In a narrow corridor of the Roquette prison in Paris, six priests were lined up in front of a firing squad on May 24, 1871.
Among them was the archbishop of the city, Georges Darboy, 58 years old.
They were all executed by members of the Paris Commune, the revolutionary socialist government that ruled the city from mid-March to the end of May 1871.
“We were only at the beginning of the bloody drama”, wrote Pierre-Henri Lamazou in 1873.
The priest was a hostage who witnessed the executions on that fateful May 24th. He was one of the lucky ones who survived the massacres that took place during the brief reign of the “Communards”.
Two days later, ten other clerics and forty prisoners leave the prison, escorted by a hundred soldiers.
They walked more than four kilometers, suffering from beatings and spitting from the crowd.
At the end of the day, the procession arrived at the City of Vincennes, rue Haxo in the 20th arrondissement of the French capital. It was there that the volunteer soldiers of the Commune had established their last command posts.
For the Communards, “neither God nor master”
Before taking action, some Communards tried to quickly organize a trial in order to respect the law on hostages established on April 6, which stipulated that “any prisoner of war will be brought before the indictment jury”.
But general confusion prevented the court martial from taking place and the first shot was fired.
Henri Planchat, a Vincentian nicknamed the priest of the poor, was among those killed.
Others included Jean-Marie Sabatier, diocesan priest of Paris, a seminarian named Paul Seigneret, three Jesuits and four priests of the Congregation of the Sacred Hearts of Jesus and Mary (Picpus Fathers).
Their bodies were then thrown into a mass grave.
In two days, a total of sixteen clerics were killed.
Other massacres against the clergy were perpetrated during the Commune of 1871: five Dominicans were killed on May 25 and other priests were assassinated in Roquette prison.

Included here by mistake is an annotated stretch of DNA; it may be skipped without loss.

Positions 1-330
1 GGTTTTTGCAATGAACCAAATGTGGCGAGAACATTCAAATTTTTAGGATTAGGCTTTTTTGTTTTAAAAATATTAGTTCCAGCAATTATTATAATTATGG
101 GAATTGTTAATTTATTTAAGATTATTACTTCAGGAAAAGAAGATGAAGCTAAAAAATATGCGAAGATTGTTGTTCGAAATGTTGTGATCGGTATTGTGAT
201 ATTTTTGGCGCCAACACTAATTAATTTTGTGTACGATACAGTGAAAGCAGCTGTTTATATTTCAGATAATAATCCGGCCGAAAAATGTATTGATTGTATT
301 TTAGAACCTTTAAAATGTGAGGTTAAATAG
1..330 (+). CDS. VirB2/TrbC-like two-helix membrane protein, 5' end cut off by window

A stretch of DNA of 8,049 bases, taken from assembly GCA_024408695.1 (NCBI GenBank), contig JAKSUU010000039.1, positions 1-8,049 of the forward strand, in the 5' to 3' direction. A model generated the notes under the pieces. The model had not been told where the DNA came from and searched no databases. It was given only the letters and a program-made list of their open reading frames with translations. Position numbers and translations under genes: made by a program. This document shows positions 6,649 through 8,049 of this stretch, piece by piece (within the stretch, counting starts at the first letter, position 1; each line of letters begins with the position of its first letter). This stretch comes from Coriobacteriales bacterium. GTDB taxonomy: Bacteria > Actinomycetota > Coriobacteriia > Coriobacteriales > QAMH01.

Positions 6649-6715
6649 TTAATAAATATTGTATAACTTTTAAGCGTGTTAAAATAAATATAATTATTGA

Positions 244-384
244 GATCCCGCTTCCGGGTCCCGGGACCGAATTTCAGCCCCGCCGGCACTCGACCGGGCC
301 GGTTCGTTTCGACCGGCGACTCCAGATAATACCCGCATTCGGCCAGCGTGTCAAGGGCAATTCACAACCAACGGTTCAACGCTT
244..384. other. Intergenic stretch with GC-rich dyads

This tragic passage in history is sometimes forgotten because “the number of members of the clergy killed is lower than the total number of victims during the insurrection”, explains Stéphane Mayor, parish priest of Our Lady of the Hostages.
The church was inaugurated in 1938 in memory of these victims.
This is why the Archdiocese of Paris wished to commemorate these events on the occasion of the 150th anniversary of the Commune, during which the Church paid a heavy price.
When the Communards seized the city on March 18, 1871, their message was clear.
“It is neither God nor master”, summarized Jacques Benoist. The priest, who is a historian and theologian, has done extensive research on the subject.
The Communards began their terror by looting and desecrating the churches of Paris.
Despite this increasingly persistent intimidation, most priests and religious remain in the capital.
“Archbishop Darboy stayed because he wanted to be a witness for Jesus,” Benoist says with awe.
“The clergy would never have imagined that the Communards would carry out such atrocities,” says Stéphane Mayor.
La Commune, “an attempt at an anticlerical revolution”
The arrests of clergymen began during Holy Week.
Benoist specifies that Archbishop Darboy was arrested on April 4 “by his nephew Henri Darboy, who sided with the Communards”.
Then two days later, on Maundy Thursday, Father Henri Planchat was taken hostage.
Most of these religious prisoners spent Easter in a narrow cell.
But a few of them came out alive from this revolutionary period, which ended on May 28, two days after the so-called Haxo Street massacre.
“The Commune was an attempt at an anticlerical revolution”, explains Frédéric Mounier, a former journalist at The cross and author of the book Paris siege.
“The very clear link under the Second French Empire between the Catholic Church and the power in place was inconceivable for the revolutionaries”, he notes.
“It’s very important to give an account of what they went through. They were incredible men and good priests, ”says Stéphane Mayor.
The Vincentians and the Congregation of the Sacred Hearts of Jesus and Mary have opened the process of beatification of Planchat and of the four Picpus Fathers killed during the massacre on rue Haxo.
“All that’s missing is the Pope’s approval,” said the mayor.
The Parisian priest hopes that their beatifications will be announced before October.